I’m a fairly regular reader of Geotimes, a magazine devoted to geology and Earth-related topics like climate and, sometimes, anthropology. So imagine my surprise when my eye catches the credit to the photograph shown here of the African savannah belonging to an anthropologist friend and then another photo (shown below) to yet another friend! As far as I know, Kambiz Kamrani and Jeff Rose don’t know each other, but I was happy to see them both showcased in the same article all the same.
Kambiz Kamrani, the brains and muscle behind Anthropology.net has the lead photo in the article, “Out of Africa: Following the Arabian Trail“, published in the January issue of Geotimes and written by Erin Wayman.
Jeff Rose is an archaeologist, currently teaching at Oxford Brookes University in the Department of Anthropology and Geography and his specialty is lithics of prehistoric hominids.
The meat of the article is discussing the migration of humans from Africa to the rest of the world through a southern Arabian route via the Horn of Africa. This isn’t necessarily a new idea, but recent discoveries in both archaeology and genetics have put it in a favorable light in recent years. I recall several discussions and lectures I attended with Dr. Rose (who hates to be called “doctor,” so I include this with both respect and fun) in which this very topic was discussed.
Basically, the hypothesis is that there existed a cycle of wet and dry periods in the region during prehistoric times which cause fluctuations in sea levels and periods of dry, inhabitable climates as well as lush, fertile climates on the Southern Arabian Peninsula that were flora and fauna flourished.
Of course, modern humans evolved in Africa, but Rose suggests that much of the world’s genetic diversity might have emerged from a population outside of Africa. For example, geneticists do not know for certain when the world’s three main mitochondrial lineages — M, N and R — branched from the founding African lineage, L3. But estimates of the ages of the world’s oldest M lineages, found in modern African, Indian and southwest Arabian populations, overlap in time, Rose says. This means the initial divergence of L3 might have happened in Africa, or it might have happened in India or southwest Arabia. “The verdict is still out there,” Rose admits, but he says a lot of genetic variability seems to cluster around southwest Arabia — an indicator that modern human dispersals might have originated in the region.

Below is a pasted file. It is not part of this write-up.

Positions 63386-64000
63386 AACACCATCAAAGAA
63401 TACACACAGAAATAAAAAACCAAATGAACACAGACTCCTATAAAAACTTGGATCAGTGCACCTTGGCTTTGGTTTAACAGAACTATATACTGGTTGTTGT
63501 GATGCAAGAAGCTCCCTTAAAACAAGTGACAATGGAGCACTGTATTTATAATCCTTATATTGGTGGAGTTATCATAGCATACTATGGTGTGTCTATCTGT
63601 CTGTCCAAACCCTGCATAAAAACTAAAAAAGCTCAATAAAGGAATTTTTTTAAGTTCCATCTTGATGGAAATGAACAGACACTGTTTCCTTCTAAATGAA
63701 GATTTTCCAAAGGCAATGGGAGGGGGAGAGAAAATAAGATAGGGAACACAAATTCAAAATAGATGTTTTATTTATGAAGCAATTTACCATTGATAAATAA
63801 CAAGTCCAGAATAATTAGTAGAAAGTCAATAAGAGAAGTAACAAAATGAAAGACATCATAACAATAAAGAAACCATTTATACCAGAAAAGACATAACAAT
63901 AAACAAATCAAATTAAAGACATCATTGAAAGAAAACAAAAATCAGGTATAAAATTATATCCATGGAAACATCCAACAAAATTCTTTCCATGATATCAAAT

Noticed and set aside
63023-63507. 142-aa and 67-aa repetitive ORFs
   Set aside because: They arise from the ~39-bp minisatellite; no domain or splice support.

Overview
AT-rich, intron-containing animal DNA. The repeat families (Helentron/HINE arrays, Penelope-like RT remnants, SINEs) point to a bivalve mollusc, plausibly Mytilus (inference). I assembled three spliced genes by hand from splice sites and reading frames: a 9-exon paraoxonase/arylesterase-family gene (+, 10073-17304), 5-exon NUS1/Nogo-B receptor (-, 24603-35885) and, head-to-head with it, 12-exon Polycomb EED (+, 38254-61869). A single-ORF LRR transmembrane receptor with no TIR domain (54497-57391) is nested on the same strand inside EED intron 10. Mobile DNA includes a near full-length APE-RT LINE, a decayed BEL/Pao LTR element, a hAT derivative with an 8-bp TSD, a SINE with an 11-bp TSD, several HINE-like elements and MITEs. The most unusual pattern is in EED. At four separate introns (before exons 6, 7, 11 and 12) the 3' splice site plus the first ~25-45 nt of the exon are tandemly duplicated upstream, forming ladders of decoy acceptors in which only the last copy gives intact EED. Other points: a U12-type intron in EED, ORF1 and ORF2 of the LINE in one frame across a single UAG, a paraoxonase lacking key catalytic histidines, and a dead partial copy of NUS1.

The primary obstacle to the migration, according to the Geotimes article (and admitted by Jeff elsewhere) is the Bab al-Mandeb Strait, which is 18-30 km wide, depending upon where you stand. The article cites 30 km, but the Perim Narrows are about 18 km wide and at least 50 m deep. During the Pleistocene, this distance may have been shortened to approximately 11 km and 17 m of depth, but still a hazardous distance to cross for Pleistocene humans. But even today the shores of Arabia are visible to those that stand on the African side of the strait, and the temporary switch of current provided by the Indian Ocean Monsoon, which may have temporarily abated the strong outbound current of the Red Sea, which might have swept would be seafarers out to sea. Could such a promise of new territory have presented a temptation for Pleistocene hunter-gatherers?
There is a lot of evidence to suggest that migrations across the Red Sea were certainly possible. Papio hamadryas (the Sacred Baboon), a desert-adapted primate, is found on both sides of the Red Sea and mtDNA studies show that the branching of P. hamadryas lineages occurred between 74-37 kya, which correlates to the branching evident in the mtDNA haplogroup M of human lineages. In addition, lithic assemblages -the stone tools of early humans- show a remarkable similarity on both sides of the Red Sea for periods consistent with the hypothesized migration.
The concept is fascinating and there’s definitely more data to obtain and analyze, but for further reading, I recommend:
Rose, Jeffrey (2007). The Arabian Corridor Migration Model: archaeological evidence for hominin dispersals into Oman during the Middle and Upper Pleistocene. Proceedings of the Seminar for Arabian Studies, 37, 219-237.
Filed under: Archaeology |